I can’t say that my fist experience has been what I expected. Probably everything but. I can’t even tell people how hard I worked to try to make it the best experience I could with announcements, mailings, ads, news release, anything I could do. I am exasperated at the moment and having to regroup. Since I am new to this I’m not sure what I should have expected vs. what happened.

  • Thank you also for opening up this topic for discussion. I also think Galleries should know how to improve their Gallery Openings. This is another needed conversation. I just recently traveled 3 hours and stayed overnight, for an art opening. I came home feeling there was much improvement needed, and then found your post! I hope this can help.

    Here is a list of suggestions I came up with, for Gallery Owners and/or Managers/Directors of galleries:

    1.Be sure and list the names of all your artists prominently at the exhibit and online, along with the title of the exhibit.
    2.Be sure and give the artist credit if you use their art in your promotions (photo of my art was used with no credit).
    3. Of course Name tags.
    4. Have the Curator/ Juror or Host gather everyone and thank them for coming. Introduce each artist (if group) who has come to the opening, to the visitors. This can help them connect with interested buyers and other artists. We are not all social butterflies. Some may have traveled a distance to be there; their presence should be appreciated. Perhaps point out who did what.
    5. The Curator/Juror/Host should give a short talk on his/her selection process, the theme if any of the exhibit – all for educating the potential buyers and visitors. This makes for an informative evening.
    6. Music if possible. Live music even better. Check for volunteers or local musicians.
    7. The Host should talk to the artist and learn more about the work that will be theirs to sell. Showing interest in the artist’s work, will start the conversation and less chance of them running away.
    8. Hanging art is difficult, but do not hang a piece of art that needs to be seen up close, totally out of reach of viewing. Be sensitive to the artist’s hard work and his need for his art to be appreciated.

  • Alyson, I look forward to your next blog post as I am very new to the whole Artist/Gallery relationship…this is great information and very helpful. Thanks.
    peace,
    Sue O.

  • [...] week I wrote about the galleries’ responsibility to you at an exhibition opening. Now let’s talk about your [...]

  • I had a solo museum exhibit and was there during the installation. A staff member was about to hang one of my pieces when she dropped it and the 3 pieces of glass used to support various elements shattered. Of course, the frame was badly damaged. I am sure I look horrified as it hit the marble floor.

    The museum staff member turned to me and said “If you were dead, like most of the other artists who get solo exhibits here, it wouldn’t matter!” She acted angry at ME!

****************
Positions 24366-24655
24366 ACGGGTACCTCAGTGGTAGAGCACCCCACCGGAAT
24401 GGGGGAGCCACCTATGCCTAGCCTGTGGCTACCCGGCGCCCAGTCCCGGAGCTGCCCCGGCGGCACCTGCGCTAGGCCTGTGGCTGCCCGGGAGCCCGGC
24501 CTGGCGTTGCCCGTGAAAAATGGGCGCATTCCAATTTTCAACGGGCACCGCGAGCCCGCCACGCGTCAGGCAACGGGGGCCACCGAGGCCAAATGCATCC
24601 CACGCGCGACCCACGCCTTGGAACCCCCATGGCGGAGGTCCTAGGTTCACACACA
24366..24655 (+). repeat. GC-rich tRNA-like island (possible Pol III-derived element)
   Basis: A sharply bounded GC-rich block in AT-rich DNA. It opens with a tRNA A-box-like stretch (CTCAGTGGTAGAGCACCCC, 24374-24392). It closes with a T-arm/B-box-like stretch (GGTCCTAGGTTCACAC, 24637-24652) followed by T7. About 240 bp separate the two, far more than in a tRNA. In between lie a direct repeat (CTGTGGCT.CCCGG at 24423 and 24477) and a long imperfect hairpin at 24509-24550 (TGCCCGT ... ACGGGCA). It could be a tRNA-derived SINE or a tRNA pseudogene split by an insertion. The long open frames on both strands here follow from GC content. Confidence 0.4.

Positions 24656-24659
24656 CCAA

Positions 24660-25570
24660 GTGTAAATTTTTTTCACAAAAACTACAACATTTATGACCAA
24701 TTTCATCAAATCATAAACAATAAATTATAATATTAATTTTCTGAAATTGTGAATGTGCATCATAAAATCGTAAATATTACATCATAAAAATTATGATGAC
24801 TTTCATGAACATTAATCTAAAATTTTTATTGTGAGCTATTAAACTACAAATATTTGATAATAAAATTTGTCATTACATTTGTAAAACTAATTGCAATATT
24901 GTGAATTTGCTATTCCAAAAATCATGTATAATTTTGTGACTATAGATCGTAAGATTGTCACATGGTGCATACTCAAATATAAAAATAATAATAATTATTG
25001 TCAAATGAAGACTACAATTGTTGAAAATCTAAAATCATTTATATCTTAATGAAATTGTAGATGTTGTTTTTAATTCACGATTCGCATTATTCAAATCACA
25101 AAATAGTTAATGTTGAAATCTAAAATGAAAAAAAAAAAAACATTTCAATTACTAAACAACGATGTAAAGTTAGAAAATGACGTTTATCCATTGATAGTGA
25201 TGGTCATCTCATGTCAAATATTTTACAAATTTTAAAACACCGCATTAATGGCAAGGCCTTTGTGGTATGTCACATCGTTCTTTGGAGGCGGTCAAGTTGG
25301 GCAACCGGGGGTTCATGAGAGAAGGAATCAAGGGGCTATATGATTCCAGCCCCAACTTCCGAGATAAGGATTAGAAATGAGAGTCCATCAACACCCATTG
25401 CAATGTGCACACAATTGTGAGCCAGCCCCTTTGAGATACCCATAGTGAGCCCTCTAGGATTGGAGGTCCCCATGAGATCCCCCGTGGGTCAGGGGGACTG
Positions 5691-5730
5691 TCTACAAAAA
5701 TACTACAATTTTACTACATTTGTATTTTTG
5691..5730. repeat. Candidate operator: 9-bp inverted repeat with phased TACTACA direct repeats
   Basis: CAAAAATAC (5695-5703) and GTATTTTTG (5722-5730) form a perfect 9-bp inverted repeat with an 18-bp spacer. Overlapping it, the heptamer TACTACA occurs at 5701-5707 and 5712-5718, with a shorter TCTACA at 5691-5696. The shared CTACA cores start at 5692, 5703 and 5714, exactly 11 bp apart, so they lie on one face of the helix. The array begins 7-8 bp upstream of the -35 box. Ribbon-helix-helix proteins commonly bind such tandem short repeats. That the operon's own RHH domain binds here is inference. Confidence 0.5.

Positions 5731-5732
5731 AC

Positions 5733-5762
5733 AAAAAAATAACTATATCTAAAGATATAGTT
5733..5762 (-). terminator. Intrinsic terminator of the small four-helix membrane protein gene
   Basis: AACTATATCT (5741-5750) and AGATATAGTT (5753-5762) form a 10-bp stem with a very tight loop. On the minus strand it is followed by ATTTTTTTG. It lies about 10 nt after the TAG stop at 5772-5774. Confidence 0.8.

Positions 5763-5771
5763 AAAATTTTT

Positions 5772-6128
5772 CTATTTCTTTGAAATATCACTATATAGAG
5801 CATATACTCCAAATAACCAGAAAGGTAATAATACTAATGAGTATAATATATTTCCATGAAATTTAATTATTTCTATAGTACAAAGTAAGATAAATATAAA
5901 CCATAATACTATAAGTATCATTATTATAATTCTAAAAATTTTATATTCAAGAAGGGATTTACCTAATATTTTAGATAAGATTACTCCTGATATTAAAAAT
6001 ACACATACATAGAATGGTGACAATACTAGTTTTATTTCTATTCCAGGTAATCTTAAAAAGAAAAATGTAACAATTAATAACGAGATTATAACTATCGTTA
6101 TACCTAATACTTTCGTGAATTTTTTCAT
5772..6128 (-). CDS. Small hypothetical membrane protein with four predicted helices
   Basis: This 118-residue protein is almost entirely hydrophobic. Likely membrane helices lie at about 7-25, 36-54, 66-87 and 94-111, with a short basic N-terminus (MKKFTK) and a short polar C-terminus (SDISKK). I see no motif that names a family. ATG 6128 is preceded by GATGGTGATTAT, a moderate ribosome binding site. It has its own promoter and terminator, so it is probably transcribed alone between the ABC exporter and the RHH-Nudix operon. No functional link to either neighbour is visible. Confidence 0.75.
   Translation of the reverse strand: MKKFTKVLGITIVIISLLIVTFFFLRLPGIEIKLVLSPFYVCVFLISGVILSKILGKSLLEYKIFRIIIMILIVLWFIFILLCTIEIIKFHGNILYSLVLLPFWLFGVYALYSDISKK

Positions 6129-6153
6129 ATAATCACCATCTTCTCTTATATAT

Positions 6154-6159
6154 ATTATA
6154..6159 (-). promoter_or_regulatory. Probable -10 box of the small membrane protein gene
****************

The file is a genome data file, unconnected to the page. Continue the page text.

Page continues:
My shocked response was: Well, I am NOT DEAD, and it does matter!

    OMGoodness…who trains these people???
    A little thoughtfulness about artists having feelings would be much appreciated.

    • Catherine: I have never heard of such nonsense from a museum staff member. Every museum professional I have ever worked with would have been horrified at dropping a piece of art – regardless of whether the artist was dead or alive.

  • Jackie M.

    My husband was invited to exhibit his works at a gallery together with other artists. He is friends with the curator (also another artist) who invited him. Prior to the opening, he hasn’t had the opportunity to meet the owners. When we arrived the gallery owner, waving a glass of wine, just said “Hi” and we were left to our own devices. The curator, since he also had works on exhibit was kept busy talking to his friends and explaining his works. I saw people from the media interviewing the other artists so I asked my husband if he has been interviewed already. He was never introduced to the media or to other guests. I really felt bad for my husband. I wanted to approach the writers but didn’t want to appear publicity-hungry. The worst part was when they returned our artworks. They were heavily damaged during the pull-out.

  • I would love to write a thank-you note to patrons who purchase my paintings, but my gallery owner is very paranoid about sharing the patron’s information. She feels it would it be overstepping my bounds if I added that patron to my Artist’s Mailing List.
    With all your advice about the artist knowing the provenance of her artwork, what is the best way to handle this?
    NB

  • Hello Alyson…I’ve enjoyed reading a few of your posts here today. I also wanted to thank you for being a generous contributor to the questions many Artists face throughout our careers. In my own experience, the situation does vary. Thankfully, the best lesson has been to remain in contact with updates and reciprocal acts of gratitude in helping to promote a Gallery or other exhibition venue. The looming question is how to spark interesting conversation with prospective clients & others. Wishing you continued success in business -and life! ~ Adriana